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zkirkland24

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About zkirkland24

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  1. Throughout most of the sequences we've watched during the course, we've mainly focused on the hopelessness of a protagonist or women in general in noir. There's a feeling of being trapped and being pulled towards your own inevitable demise. There's loneliness, as most of the protagonists are on their own searching for meaning and direction. Jazz, to me, ultimately encompasses sadness and loneliness musically. When you listen to jazz, you are both energized and demoralized almost simultaneously as the pieces hit their climax and then mellow out. You reach every possible emotional high there is. I feel like this has to do with how improvised jazz can feel. The musicians and composer are trying to hit every emotion there is in one piece. It's essentially manipulation, in my opinion. Film noir tries to do that.
  2. The inclusion of The Salvation Army was interesting, to say the least. At first, I didn't think anything of it. However, as the sequence went on and got progressively more darker, I took it as a very deliberate choice. We all associate The Salvation Army with goodness and purity. The charitable organization does great things for people. We don't ever associate it with anything negative. In this sequence, I feel like showing The Salvation Army is a way to juxtapose good with evil. We cut from something good like charity to something awful and inhumane like a murder scene. The juxtaposition of the two images provides a powerful effect.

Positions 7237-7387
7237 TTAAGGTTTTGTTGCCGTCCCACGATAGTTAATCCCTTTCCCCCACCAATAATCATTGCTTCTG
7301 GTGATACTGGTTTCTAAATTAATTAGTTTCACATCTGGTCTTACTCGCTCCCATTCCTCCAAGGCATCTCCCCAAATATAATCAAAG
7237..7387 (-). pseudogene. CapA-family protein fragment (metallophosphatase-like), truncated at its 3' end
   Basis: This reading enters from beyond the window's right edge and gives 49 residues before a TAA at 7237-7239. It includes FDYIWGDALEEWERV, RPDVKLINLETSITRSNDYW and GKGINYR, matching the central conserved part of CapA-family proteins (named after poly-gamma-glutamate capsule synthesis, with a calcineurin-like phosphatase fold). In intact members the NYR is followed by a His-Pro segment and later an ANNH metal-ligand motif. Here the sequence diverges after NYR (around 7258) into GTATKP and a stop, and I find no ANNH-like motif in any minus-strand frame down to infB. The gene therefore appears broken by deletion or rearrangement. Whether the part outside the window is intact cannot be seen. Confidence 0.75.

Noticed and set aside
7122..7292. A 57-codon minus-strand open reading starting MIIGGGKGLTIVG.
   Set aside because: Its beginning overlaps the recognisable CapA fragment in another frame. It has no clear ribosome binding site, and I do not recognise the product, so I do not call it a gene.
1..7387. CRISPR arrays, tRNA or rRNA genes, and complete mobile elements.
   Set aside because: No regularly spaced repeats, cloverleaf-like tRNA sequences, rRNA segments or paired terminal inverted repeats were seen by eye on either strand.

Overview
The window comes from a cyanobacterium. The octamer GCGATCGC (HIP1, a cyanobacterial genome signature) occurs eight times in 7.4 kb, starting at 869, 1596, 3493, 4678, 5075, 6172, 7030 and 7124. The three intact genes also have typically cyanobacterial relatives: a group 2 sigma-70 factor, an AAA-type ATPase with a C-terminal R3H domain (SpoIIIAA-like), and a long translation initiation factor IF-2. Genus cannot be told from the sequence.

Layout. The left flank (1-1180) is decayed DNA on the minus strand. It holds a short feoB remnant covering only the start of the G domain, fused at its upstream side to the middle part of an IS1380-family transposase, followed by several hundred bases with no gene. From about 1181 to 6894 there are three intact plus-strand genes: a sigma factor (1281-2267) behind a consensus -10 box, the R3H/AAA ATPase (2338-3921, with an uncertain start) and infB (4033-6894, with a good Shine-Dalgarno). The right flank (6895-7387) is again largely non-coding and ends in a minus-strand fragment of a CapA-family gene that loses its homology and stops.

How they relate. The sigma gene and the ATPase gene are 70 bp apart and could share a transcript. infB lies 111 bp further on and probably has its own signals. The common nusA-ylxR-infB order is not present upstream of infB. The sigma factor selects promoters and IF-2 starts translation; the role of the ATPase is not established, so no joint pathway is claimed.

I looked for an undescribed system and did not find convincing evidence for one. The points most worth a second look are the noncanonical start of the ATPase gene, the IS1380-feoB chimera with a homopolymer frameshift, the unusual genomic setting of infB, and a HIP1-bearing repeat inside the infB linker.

3. This feels like the director and everyone involved set out to make a full blown noir. They tailored every detail to fit the noir genre. It probably didn't take long to film. The whole sequence felt like almost a wink to an audience. They know this is what they want to see. They know this is what people like. Because of that, they decide to amp everything up and make it almost a farce. There is little subtlety, little mystery. It's all been there, done that.
  4. Let me be the first to say I have never robbed a bank nor do I ever plan to rob one. However, should you choose to do one and hope to get away with it, timing would have to play a key part. For example, in essentially every film we see a bank robbery in, the robbers keep a timer in order to gauge police response time. A plan so meticulous as robbing a bank has to be carefully planned and orchestrated to a tee. It's almost like a very elaborate Broadway dance number. Every role is pivotal if you want things to be a success. It's basically a matter of staging and timing is always key.